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“It's a milestone“

Bob Dylan, I'm Not There

Last week, we discussed what we described as a milestone in the monetary policy trajectory of the Bank of England - The key evolution was the downward revision of the inflation projections across the forecast horizon. With the projections - conditioned on the market-implied rate path - lowered to 1.9% in Q2 ‘26 and just 1.6% in Q2 ‘27. Such a significant downside miss at the forecast horizon is a clear dovish signal for policy. A point emphasised by Governor Bailey in the press conference where he stated that ”rates may fall more sharply than markets expect”.

Dissenters as leading indicators?

Also notable at the May meeting was the dissent of Sir Dave Ramsden, who joined Swati Dhingra in voting for a 25bp rate cut, arguing the need to become less restrictive now to allow a smooth policy transition given the lags in transmission. The dissenters also argued that as demand, labour markets and wage growth ease, the risks to the inflation outlook are to the downside. In short, the dissenters are aligned with a point we have made a number of times in this blog, that as inflation declines, real rates move higher, and thus, policy becomes more restrictive (despite remaining unchanged). In this regard we see Dhingra and Ramsden not so much as dissenters, more as leading indicators of the policy trajectory.

The notable reference from the Bank’s Agents survey that “contacts are unsure as to the reason” for the weakening in underlying demand is also important from our perspective as we have also noted on many occasions our view that the underlying strength of the UK economy (and the US economy for that matter) is not as strong as the headline data suggest - the drivers of inflation not as robust or sustainable.

Not ruled out, nor a fait accompli

Ultimately, from our perspective, the direction and intent of monetary policy are clear. However, the timing and cadence of the rate-cutting cycle in the UK is a little more moot. Following the Bank of England and the slightly weaker employment data at the start of the week, current market pricing for rate cut expectations is split. Indeed, the current market pricing for the June meeting is 15bps or a 60% chance of a 25bp cut - you could say this is the numerical representation of Bailey's “not ruled out, nor fait accompli” message. At least part of the markets’ reluctance to price June fully comes from the fact that the August meeting is an MPR (Monetary Policy Report) meeting, and it is likely that given the choice, the MPC may wish to begin the cutting cycle at a meeting with updated economic projections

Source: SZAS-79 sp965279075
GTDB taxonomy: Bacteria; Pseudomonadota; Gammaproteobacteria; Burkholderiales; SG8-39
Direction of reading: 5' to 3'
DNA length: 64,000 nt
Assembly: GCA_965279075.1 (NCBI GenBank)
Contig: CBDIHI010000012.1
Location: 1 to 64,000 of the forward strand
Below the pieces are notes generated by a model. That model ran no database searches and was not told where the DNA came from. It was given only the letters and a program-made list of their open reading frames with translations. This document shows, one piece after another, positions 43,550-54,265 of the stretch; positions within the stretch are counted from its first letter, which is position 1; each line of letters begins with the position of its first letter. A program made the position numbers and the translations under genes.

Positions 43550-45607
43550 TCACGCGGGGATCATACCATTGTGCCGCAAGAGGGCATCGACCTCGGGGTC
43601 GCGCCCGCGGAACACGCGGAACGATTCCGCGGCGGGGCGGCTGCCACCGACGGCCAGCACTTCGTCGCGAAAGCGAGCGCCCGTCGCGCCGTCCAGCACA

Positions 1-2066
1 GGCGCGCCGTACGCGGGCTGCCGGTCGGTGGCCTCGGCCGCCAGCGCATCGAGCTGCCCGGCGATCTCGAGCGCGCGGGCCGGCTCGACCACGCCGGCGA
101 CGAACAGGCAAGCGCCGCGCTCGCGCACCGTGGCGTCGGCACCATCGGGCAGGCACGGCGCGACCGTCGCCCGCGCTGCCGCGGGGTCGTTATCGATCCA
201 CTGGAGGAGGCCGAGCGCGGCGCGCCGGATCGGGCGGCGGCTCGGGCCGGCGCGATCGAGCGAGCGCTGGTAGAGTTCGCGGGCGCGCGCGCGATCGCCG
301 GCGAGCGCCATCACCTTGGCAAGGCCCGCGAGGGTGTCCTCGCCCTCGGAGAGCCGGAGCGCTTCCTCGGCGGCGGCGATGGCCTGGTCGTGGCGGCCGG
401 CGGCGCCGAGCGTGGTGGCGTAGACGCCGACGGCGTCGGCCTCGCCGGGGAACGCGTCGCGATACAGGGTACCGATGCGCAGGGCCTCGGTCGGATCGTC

Inflated Expectations

This week, the market focus swung back to the US. To all intents and purposes the current global macroeconomic configuration is essentially a one-factor world - The US monetary policy trajectory - as has been demonstrable in the market response to this month's payrolls and CPI for global yields, credit, equities and, notably, the USD. The CPI print was broadly in line on an annual basis, but there were some notable compositional themes in both CPI and PPI prints.

The PPI is relevant in that there are a number of subcomponents that feed through into the Fed's preferred (and thus most policy-relevant) PCE inflation measure - These components (medical care, airfares and brokerage services), in aggregate, had a more disinflationary feel in April, notably through the sharp decline in airfares.

The CPI also had a disinflationary composition with primary rents rising at their lowest level in around two and a half years, with much of the outstanding strength remaining in the lagged catch-up in OER (Owner Equivalent Rent - an odd construct in itself and not at all reflected in the European HICP methodology. Indeed, on an HICP basis, US inflation would likely already be at target) and used car insurance (it is hard to see the relevance of higher car insurance costs on the monetary policy reaction function).

The Long & Short of it

Recent months have seen heightened volatility and uncertainty - dominated by the debate around the US monetary policy path. The Q1 data outperformed expectations in the US to such an extent that after pricing close to 150bps of rate cuts in 2024 at the start of this year, US curves implied a significant probability of a rate hike in the US during the course of this month. An incredible U-turn.

However, we have argued for a long while now that we see continued disinflation and growth moderation in the USD as the dominant global macroeconomic driver. We continue to argue that the Fed policy reaction function remains asymmetric and that the growth inflation tradeoff will warrant rate cuts in the US through 2024 and 2025. We believe that last week was a milestone for monetary policy in the UK, this week may well prove an inflation milestone in the US. However, it seems, like Bob Dylan, the market is “Not there”... yet.

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